Elections have consequences. This article from Education Week points out the ever changing state of educational funding. Many of the Democrats on education committees were defeated and we may discover the over reaching goals and mandates of Race to the Top or other educational funding will not occur:
Republicans seized control of the U.S. House of Representatives and significantly bolstered their majorities in the Senate in Tuesday’s election, an outcome that will almost certainly mean an end to emergency education aid to states and will heighten pressure for a more limited federal role in K-12 policy.
Rep. John Boehner, R-Ohio, the House minority leader who is likely to become the speaker of the House, said in an election-night speech that Republicans will “take a new approach that hasn’t been tried before in Washington—by either party. It starts with cutting spending instead of increasing it. Reducing the size of government instead of expanding it.”
Those of us interested in education will be anxious to see if Mr. Boehner's ideas include returning the process of educating students to the states. States SHOULD be able to set their own curriculum and standards, but with adoption of Race to the Top or common core standards, this right has been surrendered. Many taxpayers still do not understand the gravity of the situation of public education.
Some taxpayers in my school district believe our district is locally controlled and we set the agenda. The only agendas our school board control are property expenditures, teacher/administrator salaries and personnel decisions. In fact, these are the only agendas most districts in Missouri control; none can set curriculum, at least in language arts/English and math. This is the sad fact of reality in Missouri that some folks don't understand or realize.
We recently had two controversial bond issues floated in our district; one was for a $33 Million construction project for schools, the other was a $15 Million aquatic center. A group of private citizens paid for an advertisement in our local newspaper, the Webster-Kirkwood Times, in favor of these issues. The last paragraph captured my interest:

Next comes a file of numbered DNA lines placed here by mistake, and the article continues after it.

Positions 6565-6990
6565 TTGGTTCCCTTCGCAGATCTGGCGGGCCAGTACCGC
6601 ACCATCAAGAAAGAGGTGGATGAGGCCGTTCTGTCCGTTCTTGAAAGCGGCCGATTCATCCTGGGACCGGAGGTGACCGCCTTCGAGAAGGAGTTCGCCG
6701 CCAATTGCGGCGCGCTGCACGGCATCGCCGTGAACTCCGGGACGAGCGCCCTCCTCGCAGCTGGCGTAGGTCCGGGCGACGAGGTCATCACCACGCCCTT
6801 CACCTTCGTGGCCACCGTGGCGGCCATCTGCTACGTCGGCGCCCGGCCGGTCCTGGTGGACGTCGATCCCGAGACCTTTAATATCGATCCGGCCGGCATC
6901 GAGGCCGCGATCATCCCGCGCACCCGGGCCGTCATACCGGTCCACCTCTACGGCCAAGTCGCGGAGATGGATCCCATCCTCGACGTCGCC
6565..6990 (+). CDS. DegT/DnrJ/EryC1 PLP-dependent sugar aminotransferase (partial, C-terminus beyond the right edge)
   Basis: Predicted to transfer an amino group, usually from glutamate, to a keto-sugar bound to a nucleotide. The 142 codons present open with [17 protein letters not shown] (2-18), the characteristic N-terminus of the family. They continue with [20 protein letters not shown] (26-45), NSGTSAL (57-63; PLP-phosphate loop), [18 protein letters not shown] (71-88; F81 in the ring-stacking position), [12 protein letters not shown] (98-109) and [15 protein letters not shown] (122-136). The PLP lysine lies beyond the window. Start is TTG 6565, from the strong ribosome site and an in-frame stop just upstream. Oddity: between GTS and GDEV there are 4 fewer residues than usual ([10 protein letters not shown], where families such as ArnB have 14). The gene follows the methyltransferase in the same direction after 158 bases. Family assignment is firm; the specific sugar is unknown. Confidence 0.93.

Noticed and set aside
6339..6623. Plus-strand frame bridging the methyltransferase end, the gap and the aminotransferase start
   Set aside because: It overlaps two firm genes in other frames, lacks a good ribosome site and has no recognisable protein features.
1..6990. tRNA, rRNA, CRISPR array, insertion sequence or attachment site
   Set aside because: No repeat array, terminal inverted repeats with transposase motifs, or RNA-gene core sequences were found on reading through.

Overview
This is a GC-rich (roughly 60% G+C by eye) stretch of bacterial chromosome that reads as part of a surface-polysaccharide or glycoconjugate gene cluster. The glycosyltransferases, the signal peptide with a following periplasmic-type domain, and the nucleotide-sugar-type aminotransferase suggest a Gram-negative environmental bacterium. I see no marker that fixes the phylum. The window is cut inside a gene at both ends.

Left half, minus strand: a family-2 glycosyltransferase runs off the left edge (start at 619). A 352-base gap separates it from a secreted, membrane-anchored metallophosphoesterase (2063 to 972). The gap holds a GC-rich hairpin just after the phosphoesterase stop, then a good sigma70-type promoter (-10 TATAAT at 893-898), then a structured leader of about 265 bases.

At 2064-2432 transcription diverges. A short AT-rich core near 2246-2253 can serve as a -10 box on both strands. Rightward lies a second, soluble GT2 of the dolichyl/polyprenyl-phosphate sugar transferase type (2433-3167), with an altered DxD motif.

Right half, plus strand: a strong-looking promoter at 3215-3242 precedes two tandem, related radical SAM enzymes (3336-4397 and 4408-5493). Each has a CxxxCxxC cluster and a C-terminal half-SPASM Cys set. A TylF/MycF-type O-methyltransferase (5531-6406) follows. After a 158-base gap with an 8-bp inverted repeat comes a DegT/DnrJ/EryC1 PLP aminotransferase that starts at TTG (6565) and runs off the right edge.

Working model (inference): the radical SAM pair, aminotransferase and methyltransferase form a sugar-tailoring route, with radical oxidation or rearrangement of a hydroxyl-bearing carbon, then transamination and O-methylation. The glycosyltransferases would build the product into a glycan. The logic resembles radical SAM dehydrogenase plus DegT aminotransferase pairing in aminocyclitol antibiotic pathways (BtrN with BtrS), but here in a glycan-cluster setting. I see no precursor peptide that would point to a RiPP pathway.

"Kirkwood R-7 is a "hold harmless" district. This means our community, not the county, state or federal government pays for our schools. Kirkwood R-7 derives almost 92% of our school funding from our constituents. Legislators and bureaucrats in Clayton, Jefferson City and Washington, DC do not and will not determine the quality of education received by our children. We will decide with our vote the answer to this question and quite frankly we believe local issues such as education are best decided by those who are directly impacted".
I agree with the writers that "local issues such as education are best decided by those who are directly impacted". What these citizens don't realize is that the legislators and bureaucrats in Washington, DC DO and WILL and ARE determining the quality of education received by our children. If you believe expanded classrooms and swimming pools determine the quality of education, you would agree with these citizens' point of view. If you believe the quality of education is determined by curriculum and the autonomy of teaching, you would disagree with that point of view.
I am hoping the new Republican House will agree with me; state of the art buildings, perks, and increased federal spending aren't what children will remember or ultimately need in their public education. These won't help them in their critical thinking skills. Solid curriculum devoid of political correctness and teachers who are allowed to teach content rather than to the test will make the difference in students' lives.
I hope the title of the Education Week piece comes true:
"GOP Gains Could Prompt Funding, Policy Shifts"